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Are The Trust players being greedy, strategic, hypocritical, or something else?

Are The Trust players being greedy, strategic, hypocritical, or something else?
Jay, Brian, and Julie on The Trust episode 3 (Image via Netflix)

During The Trust episode six, Jay was offered $25,000 from the group’s shared prize fund to exit the Netflix competition.

“I will take that,” she said immediately. “Give me that $25,000, and I am out of here.”

Host Brooke Baldwin asked Jay about bailing on her friends and alliances, and Jay said, “I don’t feel anything. I don’t feel it.”

That seems cold and callous, but I think it’s quite a rational, logical move: $25,000 is more than the $22,000 she would have had if the players just stuck together at the beginning, and it’s a lot more than the $0 she’d get if she was voted out.

Meanwhile, Jake repeatedly insisted, “I’m about family” while referring to complete strangers he met a few days ago. Is he auditioning for The Fast and the Furious? But after not voting the whole season, Mr. Family Man did cast a vote to boot out a family member, Winnie.

The subtitle for The Trust is “A Game of Greed,” and through that lens, Jay might be considered more greedy than Jake.

But I’m not sure that it’s greed powering their decisions, or even a good lens by which to think about the strategy. Perhaps it’s greed, masked?

A person holds up a glass of wine and grins
The Trust’s millionaire, Bryce, on episode 4 (Image via Netflix)

Both Jay and Jake are emblematic of what’s made The Trust such great television: they’re more complex characters than what I expect from a Netflix competition.

The Trust’s players have various relationships, but there have been two central alliances, and those have been organized around shared genitalia. Yes, we’re back to the Survivor Amazon era of men versus women.

Julie, Lindsey, Tolú, and Winnie first voted together to oust Juelz and later Bryce. But like every game of Big Brother, the women’s alliance fractured.

Jay was not part of their alliance, as she had other priorities, namely embroidering: “nothing comes between me and the needle,” she said, content to stay away from the other players, lay in her bed, a bandana covering her eyes and a bag of potato chips on her chest, which may be the most relatable image on a Netflix competition I’ve ever seen.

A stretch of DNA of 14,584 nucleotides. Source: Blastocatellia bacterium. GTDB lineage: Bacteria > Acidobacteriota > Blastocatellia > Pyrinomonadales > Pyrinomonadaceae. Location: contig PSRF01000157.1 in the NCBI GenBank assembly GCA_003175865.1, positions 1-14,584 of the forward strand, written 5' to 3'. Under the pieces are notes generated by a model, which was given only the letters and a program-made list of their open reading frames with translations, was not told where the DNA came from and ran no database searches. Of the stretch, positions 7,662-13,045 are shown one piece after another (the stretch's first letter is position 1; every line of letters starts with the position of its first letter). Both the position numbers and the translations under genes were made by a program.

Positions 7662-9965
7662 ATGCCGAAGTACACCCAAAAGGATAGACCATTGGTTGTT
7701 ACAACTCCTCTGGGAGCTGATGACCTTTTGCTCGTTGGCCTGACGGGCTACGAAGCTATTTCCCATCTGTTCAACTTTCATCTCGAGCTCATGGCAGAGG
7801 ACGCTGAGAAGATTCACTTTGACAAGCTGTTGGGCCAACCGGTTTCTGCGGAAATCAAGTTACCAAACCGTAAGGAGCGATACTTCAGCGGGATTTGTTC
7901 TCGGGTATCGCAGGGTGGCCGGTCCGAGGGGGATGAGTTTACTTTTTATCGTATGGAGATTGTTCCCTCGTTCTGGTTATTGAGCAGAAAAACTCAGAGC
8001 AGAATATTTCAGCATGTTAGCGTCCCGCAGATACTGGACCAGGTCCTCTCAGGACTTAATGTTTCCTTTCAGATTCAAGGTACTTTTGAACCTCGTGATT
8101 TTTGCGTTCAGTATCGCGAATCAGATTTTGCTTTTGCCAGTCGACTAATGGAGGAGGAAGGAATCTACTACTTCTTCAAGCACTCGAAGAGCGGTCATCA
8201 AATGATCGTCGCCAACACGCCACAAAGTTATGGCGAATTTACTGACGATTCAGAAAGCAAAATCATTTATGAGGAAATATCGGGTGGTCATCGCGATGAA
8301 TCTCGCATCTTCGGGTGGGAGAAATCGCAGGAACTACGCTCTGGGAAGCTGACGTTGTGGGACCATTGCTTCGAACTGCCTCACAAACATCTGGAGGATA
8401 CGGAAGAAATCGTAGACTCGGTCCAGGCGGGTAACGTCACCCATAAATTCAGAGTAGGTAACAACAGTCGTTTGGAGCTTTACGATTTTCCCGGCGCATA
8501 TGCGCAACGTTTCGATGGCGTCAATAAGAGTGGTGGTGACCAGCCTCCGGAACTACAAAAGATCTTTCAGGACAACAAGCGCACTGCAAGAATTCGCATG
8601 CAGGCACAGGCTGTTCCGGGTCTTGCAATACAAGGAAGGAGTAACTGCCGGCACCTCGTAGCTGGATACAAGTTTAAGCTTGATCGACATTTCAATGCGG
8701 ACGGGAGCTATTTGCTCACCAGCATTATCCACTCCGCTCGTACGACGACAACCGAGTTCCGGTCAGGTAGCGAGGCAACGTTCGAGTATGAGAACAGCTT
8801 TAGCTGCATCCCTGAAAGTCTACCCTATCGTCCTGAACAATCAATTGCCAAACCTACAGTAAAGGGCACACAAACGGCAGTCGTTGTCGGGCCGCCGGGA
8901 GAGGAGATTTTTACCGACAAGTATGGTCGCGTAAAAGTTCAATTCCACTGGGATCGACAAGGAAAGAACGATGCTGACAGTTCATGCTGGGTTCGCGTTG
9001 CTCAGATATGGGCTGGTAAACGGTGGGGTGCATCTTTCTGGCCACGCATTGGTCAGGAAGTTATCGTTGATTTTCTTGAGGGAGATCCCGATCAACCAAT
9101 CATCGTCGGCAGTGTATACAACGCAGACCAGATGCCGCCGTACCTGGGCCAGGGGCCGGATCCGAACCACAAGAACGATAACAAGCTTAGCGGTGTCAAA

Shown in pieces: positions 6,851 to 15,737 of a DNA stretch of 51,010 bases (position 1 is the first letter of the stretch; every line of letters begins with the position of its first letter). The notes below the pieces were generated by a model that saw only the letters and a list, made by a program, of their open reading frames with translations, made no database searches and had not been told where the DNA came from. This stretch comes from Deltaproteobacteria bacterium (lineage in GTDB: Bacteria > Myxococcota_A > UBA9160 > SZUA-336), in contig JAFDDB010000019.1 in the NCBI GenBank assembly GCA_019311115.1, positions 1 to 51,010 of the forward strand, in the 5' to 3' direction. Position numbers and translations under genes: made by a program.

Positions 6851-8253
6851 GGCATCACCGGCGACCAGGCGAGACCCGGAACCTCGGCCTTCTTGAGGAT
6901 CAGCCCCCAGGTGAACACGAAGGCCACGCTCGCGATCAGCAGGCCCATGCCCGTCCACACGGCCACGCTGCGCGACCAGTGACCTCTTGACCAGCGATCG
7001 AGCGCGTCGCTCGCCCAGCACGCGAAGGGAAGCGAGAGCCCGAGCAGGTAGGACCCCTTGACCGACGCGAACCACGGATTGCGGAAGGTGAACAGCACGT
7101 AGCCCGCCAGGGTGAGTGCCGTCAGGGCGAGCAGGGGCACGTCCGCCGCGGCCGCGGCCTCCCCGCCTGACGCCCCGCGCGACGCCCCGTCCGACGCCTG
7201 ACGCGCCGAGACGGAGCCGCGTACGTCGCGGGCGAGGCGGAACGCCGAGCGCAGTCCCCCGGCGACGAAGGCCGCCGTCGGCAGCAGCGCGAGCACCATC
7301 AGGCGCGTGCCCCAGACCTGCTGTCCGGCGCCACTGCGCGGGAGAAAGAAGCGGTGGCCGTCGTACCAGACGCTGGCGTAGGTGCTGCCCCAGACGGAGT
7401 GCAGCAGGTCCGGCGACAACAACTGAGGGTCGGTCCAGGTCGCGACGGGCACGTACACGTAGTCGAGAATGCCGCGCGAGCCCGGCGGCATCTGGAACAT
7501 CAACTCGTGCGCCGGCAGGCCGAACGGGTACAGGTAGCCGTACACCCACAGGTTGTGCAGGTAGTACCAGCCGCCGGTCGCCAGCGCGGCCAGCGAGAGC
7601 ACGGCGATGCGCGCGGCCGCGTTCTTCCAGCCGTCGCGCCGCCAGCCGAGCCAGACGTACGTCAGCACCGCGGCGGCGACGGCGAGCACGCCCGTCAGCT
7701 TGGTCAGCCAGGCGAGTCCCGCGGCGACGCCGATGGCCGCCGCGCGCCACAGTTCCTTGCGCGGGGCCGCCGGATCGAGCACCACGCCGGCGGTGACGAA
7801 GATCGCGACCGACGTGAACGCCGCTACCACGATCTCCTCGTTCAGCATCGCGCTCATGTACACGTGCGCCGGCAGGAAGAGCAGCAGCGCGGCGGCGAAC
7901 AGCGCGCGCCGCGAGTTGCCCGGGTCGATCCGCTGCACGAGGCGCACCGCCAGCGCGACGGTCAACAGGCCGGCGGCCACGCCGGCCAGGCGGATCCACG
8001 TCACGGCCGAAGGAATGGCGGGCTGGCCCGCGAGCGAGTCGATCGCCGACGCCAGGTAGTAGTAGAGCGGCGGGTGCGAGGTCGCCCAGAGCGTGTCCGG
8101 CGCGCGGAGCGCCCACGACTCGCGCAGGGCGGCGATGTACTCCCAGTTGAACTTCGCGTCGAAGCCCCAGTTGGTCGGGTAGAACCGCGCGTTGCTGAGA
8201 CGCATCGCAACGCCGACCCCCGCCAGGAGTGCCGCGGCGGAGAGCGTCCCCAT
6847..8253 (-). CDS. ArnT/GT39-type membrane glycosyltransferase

Meanwhile, after coming out as a person with a girlfriend, Bryce also decided to come out as millionaire Uncle Brycey.

“I knew he was a millionaire,” Gaspare told us. “I share a room with the kid. He’s got a Louis Vuitton toothpaste holder; mine was wrapped in toilet paper.”

Bryce had some guilt about being in the competition and competing for the amount of money he’d usually use as toilet paper. As Tolú reassured him (“you deserve this!”) Bryce had doubts (“so do others”).

What exactly “deserve” means is never defined, but this seems to be one of the internal rules the players have created, perhaps to mask that titular greed.

One thing that’s made The Trust particularly fascinating is that its players can quickly get to a level of depth that may not be profound, but is deeper than what I’m used to.

Bryce insisted his millions were “all on me,” as they came from commissions. That’s like me insisting it’s “all on me” that there’s sunlight streaming into my living room because I opened my blinds; sure, I did work, but the earth’s rotation and the sun may have had just a little something to do with it, too.

But then Bryce admitted, “I do come from money. I do come from wealth.” He told Julie, “I can’t relate to you. I can listen to you” because “I’ve had a very, very privileged life. It is nice. It is nice to say that I didn’t have to go beg for food.”

But all this braggy introspection backfired. Tolú told us, “I really genuinely do like him as a person … It’s the fact that he sits here, and he’s trying to victimize his privilege.” So it was bye-bye, Uncle Brycey.

Three people standing and holding hands while smiling at each other
Julie, Tolú, and Winnie on Netflix’s The Trust (Image via Netflix)

Tolú wasn’t alone in voting Bryce out, nor is she alone in creating justification for her actions that .

When Brian declined to look at The Trust’s version of Survivor’s beware advantage—look at the offer, and you must take the offer—he cried, “my integrity is not for sale.” (Julie took the $15,000 offer.)

Brian didn’t cast votes in the first five trust ceremonies. But then he was of the votes to oust Winnie, breaking up the Tolú/Winnie alliance and ensuring he and his buddies—even the budding couple who snuggles in bed out of wedlock next to him while he’s reading his Bible—get the money for themselves.

Winnie’s exit may have been the most pivotal, in that she exposed Lindsey as a floater (my apologies for using that term). It wasn’t enough to save her, but it did plant the seeds that led to Lindsey’s exit next.

All of this was fueled by The Trust’s simple format: the option to vote or not; actual votes never revealed to the rest of the group, thus creating paranoia; missions and offers to complicate things.

The challenges alternate between creating rifts and bonds. One challenge was a slide board, offered them the chance to add money to the trust, or choose a chance at immunity. Everyone went for the money, and bonded. Then Julie landed the $3,000. “This is the easiest money I’ve ever made, besides that time I took it out of that dude’s wallet,” she said.

Three people sitting with their hands on a
Julie, Luke, and Garpare on The Trust episode 5 (Image via Netflix)

Host Brooke Baldwin promised “higher stakes, harder choices” in this second group of episodes, and the producers delivered.